Separating fact from fiction had once been her favorite activity. Going over research with a fine-toothed comb, she caught the inaccuracies that riddled popular culture like unruly strands of hair. It came down to this simple algorithm: there were things that could be proven and things that could not. In other words, there were things that would happen consistently given the same set of conditions, while other things were random. Maybe they had happened frequently, but not often enough that they reflected nature rather than her flaky cousin — chance. Viewing the world through this clean binary, she had felt safe.
Now, six months into her intern year, sitting across from her program director, she felt like she was teetering on the side of a cliff. “Behind,” “reading plan” and “academic action” barreled towards her. She was losing her stability, grabbing for any redeeming quality that could help her regain her purchase, but none was offered. She felt like she was plummeting from the place she had climbed to where people had called her “doctor” to a depth where this title was erroneous, redacted from future editions of the paper, explained away in a footnote.
A label was etching itself into the slate of her psyche. It was one that had been flung around since the first day of medical school, presumably hovering over the students and creating an anxiety that had been described as a syndrome. There was an often addressed notion that no student would be able to believe that they, a lowly bag of flesh and bone who had achieved a 4.0 GPA and placed in the 99th percentile on the MCAT, played division one soccer, toured the world as a concert pianist and saved an island of children while serving as a green beret would have earned a seat in this 1960s-era lecture hall. The honor of attending four years worth of lectures, reading a room full of textbooks, sitting for 32-hours worth of standardized testing and working for less than minimum wage for roughly a decade was so highly coveted that one was supposed to enter this initial step of medical training with the overwhelming feeling that their acceptance had been a mistake.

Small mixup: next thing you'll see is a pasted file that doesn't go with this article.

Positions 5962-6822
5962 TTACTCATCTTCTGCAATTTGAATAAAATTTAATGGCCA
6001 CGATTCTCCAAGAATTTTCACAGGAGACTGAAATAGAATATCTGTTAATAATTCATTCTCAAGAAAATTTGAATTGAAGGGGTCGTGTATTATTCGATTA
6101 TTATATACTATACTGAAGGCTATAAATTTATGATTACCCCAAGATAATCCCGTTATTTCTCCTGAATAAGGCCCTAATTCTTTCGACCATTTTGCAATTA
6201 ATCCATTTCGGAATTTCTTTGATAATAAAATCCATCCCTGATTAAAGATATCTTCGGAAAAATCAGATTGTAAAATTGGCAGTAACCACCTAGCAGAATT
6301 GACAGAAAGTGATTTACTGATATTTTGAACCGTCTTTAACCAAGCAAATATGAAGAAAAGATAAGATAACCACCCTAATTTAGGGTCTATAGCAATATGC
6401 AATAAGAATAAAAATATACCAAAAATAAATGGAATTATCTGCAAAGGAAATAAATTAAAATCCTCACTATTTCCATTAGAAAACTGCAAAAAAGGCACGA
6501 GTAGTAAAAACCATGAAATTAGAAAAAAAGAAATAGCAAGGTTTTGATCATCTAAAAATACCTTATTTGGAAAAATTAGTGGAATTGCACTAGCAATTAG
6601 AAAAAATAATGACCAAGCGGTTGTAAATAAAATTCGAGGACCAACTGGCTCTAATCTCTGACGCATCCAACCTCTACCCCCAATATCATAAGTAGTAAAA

She did not feel like it had been. She had, quite frankly, worked her hind off to get here. She knew there had been plenty of others who had fought even harder and for whatever reason not been selected, but she did not see how focusing on this was necessary or helpful to her studies. Though she felt incredibly grateful for her place, she also found it believable that she would wind up here, given her set of strengths and weaknesses taken in their totality. Fact: it had been challenging. However, the notion that it was random or undeserved rang of fiction.
Medical school had unfurled itself, slowly in the beginning and much faster towards the end until it spread out in front of her, leading to that fabled place called residency. Here she would bear a title and serve a role that was laden with responsibility and expectations. From the musings of her white-haired predecessors, she knew this would be a trying time, but once again, she entered forth with the confidence of someone who had put in the hours. She was sure that there were gaping chasms in her knowledge base, but her residency program had promised to help her in filling in these gaps over the course of four years.